As a little bit of an aside, and something of a commentary on the Kaggath in general.
There was an interesting moment in season one of the Game of Thrones TV series, where Cersei confronts Littlefinger with several of her guardsmen. Littlefinger plays something of a shadow game, manipulating people and trying to work behind the scenes. At the end of the their conversation, Littlefinger says, "Information is power" as he threatens to blackmail Cersei. Her response is to command her guards, "Seize him". They do, and she says, "Cut his throat." One guardsman draws his dagger and is reaching for Littlefinger's throat when Cersei stops him, saying "No, wait, I've changed my mind. Release him."
Littlefinger looks terrified, and Cersei reminds him that "Power is power."
What I'm getting at here is that I've noticed, over the course of the Kaggath, is that many people believe that characters like Xizor, G0-T0, and other criminal elements can simply spend and extort their way out of every problem. However, there is a vast difference between the power of crime bosses and kings.
Crime bosses must move entirely in the shadows, and while this at first seems like a strength, it is actually a significant weakness. A shrewd enemy can also dance in the shadows with them, but at the same time wield power openly. The ability to command a fleet, an army, the loyalty of professional soldiers, far exceeds to ability to purchase mercenaries and extort your rivals.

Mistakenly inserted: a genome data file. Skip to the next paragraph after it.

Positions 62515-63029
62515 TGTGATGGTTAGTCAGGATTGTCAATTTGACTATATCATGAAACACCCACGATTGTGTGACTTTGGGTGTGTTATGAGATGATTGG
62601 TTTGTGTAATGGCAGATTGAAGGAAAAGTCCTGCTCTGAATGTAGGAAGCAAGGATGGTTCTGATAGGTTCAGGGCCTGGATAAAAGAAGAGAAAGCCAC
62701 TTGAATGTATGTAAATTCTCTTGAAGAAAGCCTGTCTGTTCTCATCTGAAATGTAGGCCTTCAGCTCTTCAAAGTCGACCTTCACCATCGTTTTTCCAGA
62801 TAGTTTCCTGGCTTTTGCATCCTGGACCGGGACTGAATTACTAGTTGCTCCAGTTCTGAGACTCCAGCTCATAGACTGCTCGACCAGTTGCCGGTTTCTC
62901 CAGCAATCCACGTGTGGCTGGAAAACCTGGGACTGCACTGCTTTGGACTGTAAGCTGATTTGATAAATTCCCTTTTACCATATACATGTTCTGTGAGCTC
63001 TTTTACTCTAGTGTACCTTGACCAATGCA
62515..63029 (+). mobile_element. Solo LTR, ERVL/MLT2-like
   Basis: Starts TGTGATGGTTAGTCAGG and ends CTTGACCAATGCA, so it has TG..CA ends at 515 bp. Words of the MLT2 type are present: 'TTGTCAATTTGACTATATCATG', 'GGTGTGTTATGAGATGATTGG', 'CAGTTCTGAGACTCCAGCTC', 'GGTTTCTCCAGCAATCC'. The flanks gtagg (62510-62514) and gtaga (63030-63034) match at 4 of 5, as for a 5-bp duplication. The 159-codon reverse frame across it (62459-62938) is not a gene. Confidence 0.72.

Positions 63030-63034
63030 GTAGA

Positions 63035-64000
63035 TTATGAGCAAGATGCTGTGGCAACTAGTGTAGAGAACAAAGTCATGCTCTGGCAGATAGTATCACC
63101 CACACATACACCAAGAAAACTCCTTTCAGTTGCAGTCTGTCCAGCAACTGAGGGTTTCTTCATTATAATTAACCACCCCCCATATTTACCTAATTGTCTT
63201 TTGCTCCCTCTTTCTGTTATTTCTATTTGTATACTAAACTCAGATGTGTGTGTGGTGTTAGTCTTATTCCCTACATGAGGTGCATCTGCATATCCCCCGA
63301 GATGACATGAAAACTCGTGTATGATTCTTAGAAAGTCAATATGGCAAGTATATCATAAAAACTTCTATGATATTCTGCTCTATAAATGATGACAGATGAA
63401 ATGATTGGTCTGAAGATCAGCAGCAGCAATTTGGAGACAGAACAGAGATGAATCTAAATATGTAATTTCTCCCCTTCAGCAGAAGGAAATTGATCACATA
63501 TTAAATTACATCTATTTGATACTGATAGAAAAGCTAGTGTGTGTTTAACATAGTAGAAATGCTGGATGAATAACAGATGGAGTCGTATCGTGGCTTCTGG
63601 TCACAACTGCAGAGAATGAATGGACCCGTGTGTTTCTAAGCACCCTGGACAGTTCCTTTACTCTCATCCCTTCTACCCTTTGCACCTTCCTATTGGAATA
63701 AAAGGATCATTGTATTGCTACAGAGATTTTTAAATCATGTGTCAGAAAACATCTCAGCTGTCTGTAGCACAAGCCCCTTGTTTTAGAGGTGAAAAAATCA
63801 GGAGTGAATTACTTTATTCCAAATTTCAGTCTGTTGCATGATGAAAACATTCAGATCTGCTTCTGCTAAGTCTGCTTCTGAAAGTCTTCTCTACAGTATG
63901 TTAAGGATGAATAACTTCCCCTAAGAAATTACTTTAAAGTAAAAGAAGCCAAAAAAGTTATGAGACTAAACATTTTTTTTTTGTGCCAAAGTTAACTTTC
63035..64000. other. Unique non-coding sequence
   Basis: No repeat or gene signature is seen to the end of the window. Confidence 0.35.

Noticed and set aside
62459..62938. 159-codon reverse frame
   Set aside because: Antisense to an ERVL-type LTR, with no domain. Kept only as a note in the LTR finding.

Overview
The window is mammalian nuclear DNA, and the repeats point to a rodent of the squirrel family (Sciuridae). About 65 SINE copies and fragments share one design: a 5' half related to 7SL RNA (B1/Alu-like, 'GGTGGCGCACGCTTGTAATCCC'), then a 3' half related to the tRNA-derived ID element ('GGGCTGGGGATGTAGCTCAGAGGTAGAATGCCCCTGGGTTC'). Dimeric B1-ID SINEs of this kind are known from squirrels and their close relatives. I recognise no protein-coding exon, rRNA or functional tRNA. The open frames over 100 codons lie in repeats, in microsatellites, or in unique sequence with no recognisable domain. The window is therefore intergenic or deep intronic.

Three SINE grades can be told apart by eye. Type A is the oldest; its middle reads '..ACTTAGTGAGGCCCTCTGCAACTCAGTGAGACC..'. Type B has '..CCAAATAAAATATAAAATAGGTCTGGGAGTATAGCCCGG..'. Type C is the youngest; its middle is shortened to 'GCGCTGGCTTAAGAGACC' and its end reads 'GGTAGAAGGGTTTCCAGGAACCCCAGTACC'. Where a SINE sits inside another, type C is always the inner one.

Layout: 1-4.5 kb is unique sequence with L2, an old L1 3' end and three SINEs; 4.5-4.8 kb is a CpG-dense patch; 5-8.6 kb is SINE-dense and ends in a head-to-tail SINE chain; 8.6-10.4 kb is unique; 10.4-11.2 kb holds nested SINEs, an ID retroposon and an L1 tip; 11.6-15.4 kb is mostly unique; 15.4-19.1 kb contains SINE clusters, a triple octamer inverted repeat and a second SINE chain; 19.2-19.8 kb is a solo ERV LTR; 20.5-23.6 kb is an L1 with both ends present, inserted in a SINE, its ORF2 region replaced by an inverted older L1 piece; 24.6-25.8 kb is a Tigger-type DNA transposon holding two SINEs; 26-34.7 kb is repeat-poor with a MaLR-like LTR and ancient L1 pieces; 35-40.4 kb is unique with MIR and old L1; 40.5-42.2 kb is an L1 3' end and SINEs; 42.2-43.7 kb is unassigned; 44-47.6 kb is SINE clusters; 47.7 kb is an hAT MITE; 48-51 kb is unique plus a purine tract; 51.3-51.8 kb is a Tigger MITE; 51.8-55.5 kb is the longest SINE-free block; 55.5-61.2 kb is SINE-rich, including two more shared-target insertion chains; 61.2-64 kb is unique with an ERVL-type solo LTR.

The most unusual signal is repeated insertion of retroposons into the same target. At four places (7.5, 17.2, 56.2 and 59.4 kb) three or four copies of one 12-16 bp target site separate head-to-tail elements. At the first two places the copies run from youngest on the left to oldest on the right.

Characters like Darth Vader, or Traya, or Revan all have a duality of power. They employ skilled assassins and spies, but also wield raw authority. They have fleets and soldiers who can move without fear of discovery, and this is a tremendous advantage.
When considering a power base for a Kaggath, remember that it's not just what someone controls, but how they control it. A criminal who survives by hiding in the shadows is always living in the fear that someone will shine a light one them, betray them when they least expect it. A Sith Lord can be betrayed, but such things are not always fatal. They are individually powerful in addition to commanding open authority.
In my opinion, we should probably separate the Kaggath into tiers. The top tier would be characters with access to military, economic, and political power (spies/intelligence networks can also be considered political in nature). Anyone with only two of those pillars should probably only be paired against other people who fall into this "second tier".
Within each tier, then, considerations of the combatants individual skills become more important than the raw availability of resources. Generalship, power in the Force, dueling skills, unique technologies or strategies, etc. will become far more important considerations than simply spending your opponent into oblivion or throwing waves of assassins at them. It would force more complex scenarios to evolve as each combatant plays to their strengths and tries to neutralize their opponent's advantages, resulting in a more interesting Kaggath.